Peter Johnson Jr., Fox 'News' legal analyst, is seeing the folly in the Republicans' initial reaction towards replacing Justice Scalia. He woefully admits that yes, President Obama is still president, like it or not, and he has every right to fulfill his duties of appointing a nominee for the ninth seat on the court. The idea of the Senate simply refusing to hold hearings or vote on a nominee is obstructionist suicide, especially at a time when a gridlocked Congress isn't exactly popular among voters.
Yesterday, at a press conference in Rancho Mirage, California, President Obama was pelted with questions regarding his plans to fill this slot on the Supreme Court. The folks at GOP-TV think the president is incapable of being serious. It's as if the task of replacing Justice Scalia is not a presidential responsibility, but a chance for President Obama to gloat. They transfer their own childish whims upon a man that has no time for their games. Yesterday, the president said,
I'm amused when I hear people who claim to be strict interpreters of the Constitution, suddenly reading into it a whole series of provisions that are not there. Part of the problem that we have here is we've almost gotten accustomed to how obstructionist the Senate's become when it comes to nominations.
Johnson Jr. tries to justify the anger on the right. He claims that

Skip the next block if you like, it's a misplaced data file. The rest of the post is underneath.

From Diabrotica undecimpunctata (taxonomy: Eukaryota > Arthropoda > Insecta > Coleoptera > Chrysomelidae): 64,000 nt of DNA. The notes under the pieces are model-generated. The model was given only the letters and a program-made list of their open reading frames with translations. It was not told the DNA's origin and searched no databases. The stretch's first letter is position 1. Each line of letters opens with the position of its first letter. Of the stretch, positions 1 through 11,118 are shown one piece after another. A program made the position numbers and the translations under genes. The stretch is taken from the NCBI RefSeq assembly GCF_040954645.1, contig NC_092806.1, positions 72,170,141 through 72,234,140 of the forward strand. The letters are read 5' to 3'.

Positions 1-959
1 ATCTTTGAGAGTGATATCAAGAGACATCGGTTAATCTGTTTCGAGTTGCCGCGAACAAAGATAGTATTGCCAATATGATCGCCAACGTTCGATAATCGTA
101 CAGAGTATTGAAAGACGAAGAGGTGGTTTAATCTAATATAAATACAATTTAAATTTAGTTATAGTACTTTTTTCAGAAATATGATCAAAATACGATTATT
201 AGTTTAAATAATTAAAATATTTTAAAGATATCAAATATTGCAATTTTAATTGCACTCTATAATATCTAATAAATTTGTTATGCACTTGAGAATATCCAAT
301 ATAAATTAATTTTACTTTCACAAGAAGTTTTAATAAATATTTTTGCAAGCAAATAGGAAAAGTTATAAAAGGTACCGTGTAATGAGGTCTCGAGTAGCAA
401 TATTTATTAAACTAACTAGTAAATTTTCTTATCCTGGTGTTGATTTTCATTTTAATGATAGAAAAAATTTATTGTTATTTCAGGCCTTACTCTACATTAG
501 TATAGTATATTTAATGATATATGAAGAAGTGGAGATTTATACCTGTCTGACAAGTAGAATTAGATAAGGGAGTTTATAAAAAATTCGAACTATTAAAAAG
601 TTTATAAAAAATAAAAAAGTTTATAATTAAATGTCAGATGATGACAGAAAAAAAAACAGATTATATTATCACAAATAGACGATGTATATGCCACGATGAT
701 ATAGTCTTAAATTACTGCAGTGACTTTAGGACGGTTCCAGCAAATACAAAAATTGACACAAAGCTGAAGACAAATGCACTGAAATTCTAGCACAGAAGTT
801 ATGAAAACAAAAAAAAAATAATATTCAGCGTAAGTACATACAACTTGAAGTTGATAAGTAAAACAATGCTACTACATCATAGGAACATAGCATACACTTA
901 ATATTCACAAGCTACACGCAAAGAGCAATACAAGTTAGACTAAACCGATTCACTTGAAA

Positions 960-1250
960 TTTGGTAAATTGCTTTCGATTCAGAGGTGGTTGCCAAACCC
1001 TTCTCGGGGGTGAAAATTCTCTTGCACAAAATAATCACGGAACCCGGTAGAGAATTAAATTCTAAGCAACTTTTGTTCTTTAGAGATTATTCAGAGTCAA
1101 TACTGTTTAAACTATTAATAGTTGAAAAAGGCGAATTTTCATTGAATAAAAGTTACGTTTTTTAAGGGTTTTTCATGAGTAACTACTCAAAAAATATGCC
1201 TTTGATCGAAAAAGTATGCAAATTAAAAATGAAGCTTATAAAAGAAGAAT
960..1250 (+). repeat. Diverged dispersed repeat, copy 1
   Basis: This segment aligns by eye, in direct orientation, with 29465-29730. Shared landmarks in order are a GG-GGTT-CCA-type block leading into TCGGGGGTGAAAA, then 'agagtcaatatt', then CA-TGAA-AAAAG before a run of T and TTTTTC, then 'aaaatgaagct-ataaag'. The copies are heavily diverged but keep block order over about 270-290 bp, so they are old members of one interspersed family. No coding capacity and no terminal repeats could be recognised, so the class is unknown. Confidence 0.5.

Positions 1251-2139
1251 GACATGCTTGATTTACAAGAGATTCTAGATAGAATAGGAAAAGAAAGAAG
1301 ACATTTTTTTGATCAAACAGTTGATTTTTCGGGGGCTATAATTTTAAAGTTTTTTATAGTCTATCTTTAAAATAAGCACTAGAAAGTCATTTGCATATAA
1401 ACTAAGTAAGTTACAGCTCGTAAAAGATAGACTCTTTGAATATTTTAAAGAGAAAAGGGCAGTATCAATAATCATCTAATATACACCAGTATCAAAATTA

a lot of Republican voters are saying, we're sick of the unconstitutional governance of Barack Obama.
It's odd that we've yet to hear a single specific instance of this alleged lack of constitutionality. But Johnson puts that statement out there to lend credence to the obstructionism of the Republican Party. They feel it has been a justifiable alternative to fulfilling their duties with regards to this twice elected president. Now people are beginning to take note and it's not to their advantage to be this obstinate in an election year.
Fox's legal expert is essentially imploring Republicans to behave themselves and act like adults. However, he has to get in a few digs on President Obama, claiming that he should have made a recess appointment to avoid the ensuing conflict, but this too would be met with vehement opposition and calls of tyranny.
The presidential authority at issue in this possible scenario exists, according to Article II, when the Senate has gone into recess and the vacancy a president seeks to fill remains. Such an appointment requires no action at all by the Senate, but the appointee can only serve until the end of the following Senate session. The president (if still in office) can then try again during a new Senate session, by making a new nomination, and that must be reviewed by the Senate.
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The bottom line is that, if President Obama is to successfully name a new Supreme Court Justice, he will have to run the gauntlet of the Republican-controlled Senate, and prevail there. The only real chance of that: if he picks a nominee so universally admired that it would be too embarrassing for the Senate not to respond.
Because President Obama did not choose this option, and opted for the traditional process, Johnson assumes his intentions are purely malevolent.
He said, well, in due time, I'm going to pick somebody, and we're going to have a political fight and I'm going to enjoy it. He enjoyed that press conference yesterday.
Simply because Republicans act with spiteful vitriol, they assume everyone else operates in the same manner. Their projection of their own personal shortcomings tells us a lot about the kind of people they are.